For most of us, horseshoe pitching seems like just a quiet way to while away a lazy summer afternoon. There are others, though, who take it much more seriously, recognizing it as a sport that has roots stretching back over centuries.
About 2,000 years ago, discus throwing was all the rage in ancient Greece. This consisted of throwing a circular metal plate, with a leather strap attached, as far as one was able. Of course, not everybody could afford this equipment, so the camp followers of the Grecian armies made do with what they had on hand — namely, horseshoes.
In the 17th and 18th centuries, horseshoe pitching took off tremendously in the American colonies. As a matter of fact, the Duke of Wellington commented, after the end of the Revolutionary War, that “the war was won by pitchers of horse hardware.”
It fell to the British, however, to formalize the rules of the game, which they did in 1869. It wasn’t until 1910 that the first world championship horseshoe tournament was held in Bronson, Kan., where one Frank Jackson took the prize.
In 1957, citizens of Keene, Swanzey, Richmond, Westmoreland and Brattleboro got together to discuss the formation of the Keene Horseshoe Club. Although only 29 people attended that first meeting at Keene City Hall, it was the beginning of a popular institution that thrives to this day.
Local resident Deb Pickering has a particular fondness for the sport, having played in several tournaments over the years. Although she no longer plays competitively, she still swings a mean horseshoe, and does so when the situation demands.
“I haven’t played in the leagues since 1995, but I still mess around and play reunions and things like that,” she said. “I can still pitch about six out of 10 ringers right now without even practicing. At the top of my game, I could play eight out of ten.”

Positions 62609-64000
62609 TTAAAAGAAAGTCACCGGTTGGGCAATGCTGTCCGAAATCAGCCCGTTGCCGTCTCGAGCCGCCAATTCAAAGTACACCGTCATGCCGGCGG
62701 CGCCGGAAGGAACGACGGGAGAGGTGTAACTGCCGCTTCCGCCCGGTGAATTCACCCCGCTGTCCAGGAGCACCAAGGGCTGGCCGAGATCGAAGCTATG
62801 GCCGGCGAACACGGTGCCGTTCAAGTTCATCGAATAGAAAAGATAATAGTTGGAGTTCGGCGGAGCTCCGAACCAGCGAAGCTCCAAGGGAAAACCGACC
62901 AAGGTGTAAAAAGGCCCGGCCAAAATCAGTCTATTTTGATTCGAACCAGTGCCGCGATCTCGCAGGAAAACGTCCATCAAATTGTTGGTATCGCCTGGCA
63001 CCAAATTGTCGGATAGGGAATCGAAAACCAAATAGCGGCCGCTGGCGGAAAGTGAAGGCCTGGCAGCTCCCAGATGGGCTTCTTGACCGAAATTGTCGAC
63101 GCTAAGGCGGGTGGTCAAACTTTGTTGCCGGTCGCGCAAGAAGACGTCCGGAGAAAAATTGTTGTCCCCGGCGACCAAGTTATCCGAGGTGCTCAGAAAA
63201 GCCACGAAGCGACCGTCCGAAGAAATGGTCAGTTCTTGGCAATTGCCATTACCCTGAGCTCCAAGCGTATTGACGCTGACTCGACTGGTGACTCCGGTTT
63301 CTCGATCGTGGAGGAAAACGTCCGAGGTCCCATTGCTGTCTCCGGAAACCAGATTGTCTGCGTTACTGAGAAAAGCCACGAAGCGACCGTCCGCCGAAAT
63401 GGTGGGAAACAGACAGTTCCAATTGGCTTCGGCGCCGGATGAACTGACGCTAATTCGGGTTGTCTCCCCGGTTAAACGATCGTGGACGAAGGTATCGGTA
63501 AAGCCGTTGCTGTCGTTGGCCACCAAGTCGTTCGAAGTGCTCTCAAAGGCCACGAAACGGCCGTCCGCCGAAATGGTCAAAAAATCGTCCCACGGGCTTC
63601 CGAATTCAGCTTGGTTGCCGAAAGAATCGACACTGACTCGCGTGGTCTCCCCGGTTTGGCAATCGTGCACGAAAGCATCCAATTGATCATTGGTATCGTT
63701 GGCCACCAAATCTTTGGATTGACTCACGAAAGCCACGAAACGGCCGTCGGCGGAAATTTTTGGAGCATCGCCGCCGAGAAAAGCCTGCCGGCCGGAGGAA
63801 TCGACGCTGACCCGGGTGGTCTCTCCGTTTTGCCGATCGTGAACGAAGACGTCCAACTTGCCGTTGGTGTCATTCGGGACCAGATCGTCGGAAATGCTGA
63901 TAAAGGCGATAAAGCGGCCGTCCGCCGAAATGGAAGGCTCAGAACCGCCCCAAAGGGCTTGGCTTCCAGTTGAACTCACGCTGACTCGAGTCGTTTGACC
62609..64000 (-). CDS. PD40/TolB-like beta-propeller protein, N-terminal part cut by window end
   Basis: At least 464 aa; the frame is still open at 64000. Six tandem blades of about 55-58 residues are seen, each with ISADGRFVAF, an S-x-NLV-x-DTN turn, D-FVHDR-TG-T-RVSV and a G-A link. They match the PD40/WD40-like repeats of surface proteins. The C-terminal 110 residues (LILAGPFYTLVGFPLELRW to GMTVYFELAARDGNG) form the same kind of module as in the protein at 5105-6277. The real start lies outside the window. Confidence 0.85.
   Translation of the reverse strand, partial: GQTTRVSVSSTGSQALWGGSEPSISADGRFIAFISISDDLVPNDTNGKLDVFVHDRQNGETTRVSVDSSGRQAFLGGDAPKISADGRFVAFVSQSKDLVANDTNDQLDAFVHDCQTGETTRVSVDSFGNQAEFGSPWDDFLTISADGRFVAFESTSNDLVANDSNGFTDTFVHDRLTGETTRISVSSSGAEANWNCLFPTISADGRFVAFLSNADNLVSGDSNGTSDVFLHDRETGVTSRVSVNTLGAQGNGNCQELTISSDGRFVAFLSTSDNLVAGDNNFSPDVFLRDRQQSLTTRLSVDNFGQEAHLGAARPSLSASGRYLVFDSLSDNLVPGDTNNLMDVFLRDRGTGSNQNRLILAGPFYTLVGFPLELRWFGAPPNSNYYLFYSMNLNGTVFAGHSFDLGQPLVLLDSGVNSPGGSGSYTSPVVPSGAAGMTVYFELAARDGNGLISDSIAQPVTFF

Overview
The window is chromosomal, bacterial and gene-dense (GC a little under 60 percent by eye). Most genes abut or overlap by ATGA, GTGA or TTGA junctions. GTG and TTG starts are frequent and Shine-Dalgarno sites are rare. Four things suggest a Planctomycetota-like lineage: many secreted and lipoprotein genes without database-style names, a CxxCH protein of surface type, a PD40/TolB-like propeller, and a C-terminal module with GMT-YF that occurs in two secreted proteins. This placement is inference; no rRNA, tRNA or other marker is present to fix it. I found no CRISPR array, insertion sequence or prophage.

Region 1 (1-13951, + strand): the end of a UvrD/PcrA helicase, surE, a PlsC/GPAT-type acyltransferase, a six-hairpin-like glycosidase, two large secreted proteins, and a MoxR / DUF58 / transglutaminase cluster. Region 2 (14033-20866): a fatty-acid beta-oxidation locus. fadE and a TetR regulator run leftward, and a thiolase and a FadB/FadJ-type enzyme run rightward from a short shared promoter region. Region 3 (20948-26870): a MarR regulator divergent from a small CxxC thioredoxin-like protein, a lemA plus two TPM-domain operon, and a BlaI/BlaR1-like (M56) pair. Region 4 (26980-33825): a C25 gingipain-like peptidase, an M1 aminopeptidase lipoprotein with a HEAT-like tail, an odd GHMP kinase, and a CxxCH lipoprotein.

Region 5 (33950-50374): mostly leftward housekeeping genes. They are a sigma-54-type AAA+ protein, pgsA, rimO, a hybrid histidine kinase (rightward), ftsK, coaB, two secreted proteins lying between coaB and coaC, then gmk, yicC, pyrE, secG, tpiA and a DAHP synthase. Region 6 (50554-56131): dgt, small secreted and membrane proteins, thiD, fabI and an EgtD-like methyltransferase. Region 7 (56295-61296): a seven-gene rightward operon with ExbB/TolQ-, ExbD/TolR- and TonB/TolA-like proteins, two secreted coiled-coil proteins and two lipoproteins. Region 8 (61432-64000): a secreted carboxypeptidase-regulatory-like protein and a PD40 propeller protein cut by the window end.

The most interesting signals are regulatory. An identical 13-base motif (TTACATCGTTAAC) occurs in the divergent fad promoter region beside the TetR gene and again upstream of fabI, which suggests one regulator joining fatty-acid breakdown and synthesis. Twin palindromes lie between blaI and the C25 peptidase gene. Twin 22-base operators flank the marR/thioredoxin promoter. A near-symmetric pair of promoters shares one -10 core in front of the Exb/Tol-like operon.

Pickering fell in love with horseshoe pitching at an early age, as the family into which she was adopted was already heavily involved in the sport.
“I was adopted in 1965, when I was nine years old,” she said. “My adoptive family was active in putting together the Keene horseshoe courts, so my father was really instrumental in the process.
“I recall that one of my brothers was playing at the time, and I would tag along and watch. I was so short that the only way I could see what was going on was to look through the slats in the bleachers and watch them play.”
Of course, just being an observer can get pretty old after a while, and it wasn’t long before Pickering became actively involved in playing herself.
“When I was about 10 or 11, I decided that I really wanted to play,” she said. “My mother had horseshoe courts at the house and taught me how to pitch something called a turn and a quarter. That means the horseshoe will spin one and a quarter times, and the open end will land on the stake.
Most women throw a flip, which means it goes end over end. So, I guess what I was doing was pretty unusual.”
Although her beginnings in the sport were rocky, Pickering soon found her feet, and excelled as time went on.
“My first two tournaments were horrible,” she said. “I pitched something like five percent, which is barely getting a ringer at all. Then, at 12 years old, I ended up coming in third in the state and third in New England, where I was pitching about 50 percent.
“Now, this doesn’t mean you’re pitching just that one game — it’s more like playing seven games. So, we’re talking about doing that for a really long period of time.
“In those days, there was a 50-point limit. When you’re playing competitively, not everything counts. For instance, if I threw two ringers and my opponent played two ringers, nobody would score.
“The better I became at this, the longer these games would take, because I was playing people of my caliber. They typically put you in a class with people who pitch as well as you can.”
Naturally, adolescence got in the way of horseshoe pitching, and Pickering found herself more interested in boys, dropping out of the sport altogether for a while.
“In 1977, I decided spontaneously that I was going to pitch in the New Hampshire State Horseshoe Championship, while I was heavily pregnant,” she said. “I won that match, and then went on to the New England Tournament the next year, where I beat the world champion.”
Pickering said she played steadily throughout the 1980s, pitching about 80 percent with some regularity.
“I feel really blessed to be able to do this,” she said. “Because of my accomplishments, I was invited to play in Japan, where I competed against President H.W. Bush.
“Horseshoe pitching has given me a lot of confidence, and opened doors for me to do a lot of other things.”
The Keene Horseshoe Club is at Wheelock Park, 101 Park Avenue in Keene and can be reached at 358-6505 or online at keenehorseshoeclub.org.